Author: Joseph McCartney Waggle
But so far there’s no science to speak of in the administration at all.
There are 46 science and technology positions for which the President must send nominations to the Senate for confirmation. These range from commissioner of the Nuclear Regulatory Commission to the director of the Census Bureau, comprising many scientific different disciplines and levels of bureaucracy. All of these positions are meant to advise the administration — sometimes the President directly, as in the case of the empty chair of the Council on Environmental Quality — on the most important science-related issues facing the nation and the world today.
Government civilian science will not receive much support from the White House in the next four years, and this lack of support won’t be a central story in the media. What does that mean for the future of federal civilian science?
Still, it is unlikely that Trump’s budget will go far in Congress. Much of Barack Obama’s eight-year tenure as President was marked by clashes with Congress over his proposals of increased public health and environmental protection spending. Congressional leadership brought this boil down to a simmer when they renewed a truce known as the Bipartisan Budget Act, which capped the ratio of defense to civilian research funding and limited Congress’ discretionary spending privileges in these areas. Reversing that act and passing a ten-percent budget cut for science is not a battle this Congress wants to fight.
Trump’s budget is also expected to include a section about how he intends to pay for his infamous Mexican border wall. The wall, with its excellent media optics and vocal white nationalist support, is likely to dominate the media coverage of the budget. And other Trump scandals — free spending of taxpayer money on near-weekly trips away, overt and hidden ties to Russian interests, and a very active Twitter habit, to name a few — will perennially demand attention. In comparison, Trump’s attempt to slash science funding is tame, and will surely go underreported.
So, government civilian science will not receive much support from the White House in the next four years, and this lack of support won’t be a central story in the media. What does that mean for the future of federal civilian science?
The short answer is that none of us knows the answer. As I said elsewhere before the election, “Research that doesn’t seek to ‘Make America Great Again’ — that is, research that doesn’t increase manufacturing capacity, reduce reliance on foreign oil, or bolster military might — is deemed a waste of limited resources and therefore are unlikely to take priority.”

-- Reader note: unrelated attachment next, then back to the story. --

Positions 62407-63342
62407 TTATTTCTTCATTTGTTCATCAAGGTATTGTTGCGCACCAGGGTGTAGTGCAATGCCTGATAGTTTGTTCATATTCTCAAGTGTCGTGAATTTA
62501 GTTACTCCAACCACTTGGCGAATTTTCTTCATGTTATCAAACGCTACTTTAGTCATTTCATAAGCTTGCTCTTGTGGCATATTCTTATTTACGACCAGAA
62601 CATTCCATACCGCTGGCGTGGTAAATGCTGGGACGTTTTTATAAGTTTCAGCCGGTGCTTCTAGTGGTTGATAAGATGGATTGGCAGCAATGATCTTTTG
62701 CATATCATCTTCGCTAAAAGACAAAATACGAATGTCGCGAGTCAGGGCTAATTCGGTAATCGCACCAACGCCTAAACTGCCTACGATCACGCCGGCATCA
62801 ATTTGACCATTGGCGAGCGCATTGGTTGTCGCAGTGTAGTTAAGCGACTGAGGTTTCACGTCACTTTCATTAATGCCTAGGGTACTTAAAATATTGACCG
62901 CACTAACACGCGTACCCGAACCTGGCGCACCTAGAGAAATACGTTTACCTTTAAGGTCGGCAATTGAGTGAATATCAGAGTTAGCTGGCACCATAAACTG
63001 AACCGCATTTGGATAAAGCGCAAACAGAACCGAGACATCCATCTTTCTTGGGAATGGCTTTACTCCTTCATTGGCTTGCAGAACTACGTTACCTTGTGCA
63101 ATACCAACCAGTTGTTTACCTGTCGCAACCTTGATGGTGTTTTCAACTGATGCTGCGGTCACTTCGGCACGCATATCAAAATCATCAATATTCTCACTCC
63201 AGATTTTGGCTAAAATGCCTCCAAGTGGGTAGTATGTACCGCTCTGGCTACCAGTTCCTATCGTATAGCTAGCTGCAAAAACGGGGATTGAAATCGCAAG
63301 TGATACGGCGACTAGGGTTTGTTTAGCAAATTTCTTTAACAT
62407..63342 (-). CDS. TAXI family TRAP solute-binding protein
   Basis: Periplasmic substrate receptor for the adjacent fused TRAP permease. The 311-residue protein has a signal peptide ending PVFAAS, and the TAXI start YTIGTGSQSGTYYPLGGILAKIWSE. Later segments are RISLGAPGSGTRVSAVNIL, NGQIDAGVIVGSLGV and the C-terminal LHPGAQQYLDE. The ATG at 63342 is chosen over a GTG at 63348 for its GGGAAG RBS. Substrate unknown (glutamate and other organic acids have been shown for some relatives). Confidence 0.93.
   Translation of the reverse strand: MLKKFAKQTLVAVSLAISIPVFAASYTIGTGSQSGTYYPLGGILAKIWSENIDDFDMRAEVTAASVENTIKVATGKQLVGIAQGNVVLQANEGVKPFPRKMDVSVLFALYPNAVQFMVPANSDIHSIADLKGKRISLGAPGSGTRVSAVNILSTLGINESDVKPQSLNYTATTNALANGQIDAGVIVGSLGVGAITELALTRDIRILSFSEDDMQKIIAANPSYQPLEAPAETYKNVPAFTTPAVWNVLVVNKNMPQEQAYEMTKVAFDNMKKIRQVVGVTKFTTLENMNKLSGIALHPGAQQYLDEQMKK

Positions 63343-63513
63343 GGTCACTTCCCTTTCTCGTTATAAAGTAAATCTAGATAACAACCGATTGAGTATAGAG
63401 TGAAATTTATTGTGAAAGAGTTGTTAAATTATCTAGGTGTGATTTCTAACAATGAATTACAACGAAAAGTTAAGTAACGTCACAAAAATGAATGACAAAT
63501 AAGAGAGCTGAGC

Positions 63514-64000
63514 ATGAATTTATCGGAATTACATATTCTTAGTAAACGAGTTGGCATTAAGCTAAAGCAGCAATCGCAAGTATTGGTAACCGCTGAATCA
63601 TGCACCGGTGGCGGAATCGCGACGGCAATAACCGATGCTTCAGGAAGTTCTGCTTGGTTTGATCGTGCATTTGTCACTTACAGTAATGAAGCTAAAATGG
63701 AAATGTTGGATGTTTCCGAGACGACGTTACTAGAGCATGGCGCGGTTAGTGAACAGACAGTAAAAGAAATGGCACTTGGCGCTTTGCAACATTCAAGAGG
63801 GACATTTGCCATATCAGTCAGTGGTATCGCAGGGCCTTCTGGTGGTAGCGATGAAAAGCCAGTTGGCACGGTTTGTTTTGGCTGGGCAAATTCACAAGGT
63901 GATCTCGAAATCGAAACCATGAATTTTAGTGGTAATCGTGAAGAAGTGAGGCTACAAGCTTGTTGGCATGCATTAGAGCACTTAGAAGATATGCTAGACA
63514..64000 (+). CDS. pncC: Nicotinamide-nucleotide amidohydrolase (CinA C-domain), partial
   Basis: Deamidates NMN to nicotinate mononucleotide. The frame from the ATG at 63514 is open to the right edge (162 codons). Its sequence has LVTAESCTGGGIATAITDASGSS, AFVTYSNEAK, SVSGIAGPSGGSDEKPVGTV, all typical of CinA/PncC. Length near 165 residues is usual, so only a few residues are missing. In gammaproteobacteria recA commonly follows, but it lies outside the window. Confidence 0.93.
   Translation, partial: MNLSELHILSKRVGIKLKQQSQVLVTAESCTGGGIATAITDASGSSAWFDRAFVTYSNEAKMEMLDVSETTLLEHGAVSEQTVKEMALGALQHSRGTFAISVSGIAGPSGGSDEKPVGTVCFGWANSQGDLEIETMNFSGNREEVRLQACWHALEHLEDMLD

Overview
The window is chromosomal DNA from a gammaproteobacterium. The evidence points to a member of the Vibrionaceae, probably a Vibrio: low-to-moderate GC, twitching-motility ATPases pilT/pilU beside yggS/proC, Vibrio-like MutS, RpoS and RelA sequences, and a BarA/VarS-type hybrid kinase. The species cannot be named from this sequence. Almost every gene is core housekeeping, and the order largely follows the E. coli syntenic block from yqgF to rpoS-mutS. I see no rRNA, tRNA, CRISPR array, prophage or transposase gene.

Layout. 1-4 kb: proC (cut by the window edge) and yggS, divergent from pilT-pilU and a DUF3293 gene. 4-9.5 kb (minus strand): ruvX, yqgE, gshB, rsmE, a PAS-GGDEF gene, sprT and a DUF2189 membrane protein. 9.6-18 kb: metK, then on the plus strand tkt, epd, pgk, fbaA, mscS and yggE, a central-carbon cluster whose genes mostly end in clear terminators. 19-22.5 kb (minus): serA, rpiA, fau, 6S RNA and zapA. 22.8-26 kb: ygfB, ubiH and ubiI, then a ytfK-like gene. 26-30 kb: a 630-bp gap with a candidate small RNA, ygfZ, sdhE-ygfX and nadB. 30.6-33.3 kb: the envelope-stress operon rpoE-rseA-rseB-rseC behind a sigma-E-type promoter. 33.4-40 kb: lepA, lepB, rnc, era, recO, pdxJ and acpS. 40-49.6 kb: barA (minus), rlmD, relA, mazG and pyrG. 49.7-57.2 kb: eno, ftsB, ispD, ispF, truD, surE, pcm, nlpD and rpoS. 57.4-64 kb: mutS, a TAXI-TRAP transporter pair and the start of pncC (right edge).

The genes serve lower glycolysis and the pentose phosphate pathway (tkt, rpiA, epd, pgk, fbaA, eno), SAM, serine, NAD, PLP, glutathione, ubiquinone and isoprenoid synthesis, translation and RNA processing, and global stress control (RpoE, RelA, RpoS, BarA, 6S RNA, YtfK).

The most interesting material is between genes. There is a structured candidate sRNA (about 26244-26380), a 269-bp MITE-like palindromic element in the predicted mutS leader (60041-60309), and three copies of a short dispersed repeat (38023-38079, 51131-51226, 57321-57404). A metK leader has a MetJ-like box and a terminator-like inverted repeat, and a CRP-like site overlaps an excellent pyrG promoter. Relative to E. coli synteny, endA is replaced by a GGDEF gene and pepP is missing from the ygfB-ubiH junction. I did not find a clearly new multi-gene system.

It seems that this prediction is about to come true, at least until Congress votes on the proposed budget. Federal civilian scientists should expect more battles like these from Trump’s administration. They should also expect more and more of their numbers to shift away from normal science and toward activist science, asserting their positions simultaneously as objective researchers and interested as citizens with families and wallets and votes. Take next month’s March for Science and the proliferation of alt-official Twitter handles for departments and agencies across the administration as early barometers of this trend.
In an anti-scientific atmosphere, scientific integrity and support for science policy could be a platform to win on, even in bright red voting districts where science is rarely discussed in campaigns.
Finally, when the White House takes a staunchly anti-scientific position, Congress will have to step in as the champion of science. Current leadership in Congress is less than impressive on this front. But 2018 is a major election year: there will be 435 elections in the House, and 33 in the Senate. In an anti-scientific atmosphere, scientific integrity and support for science policy could be a platform to win on, even in bright red voting districts where science is rarely discussed in campaigns.
Most importantly, we would all do well to remember that Donald J. Trump was a brand before he was a President, and he will do what he knows how to do best: he will stay on-brand. So science will likely see more struggles in the future of this administration.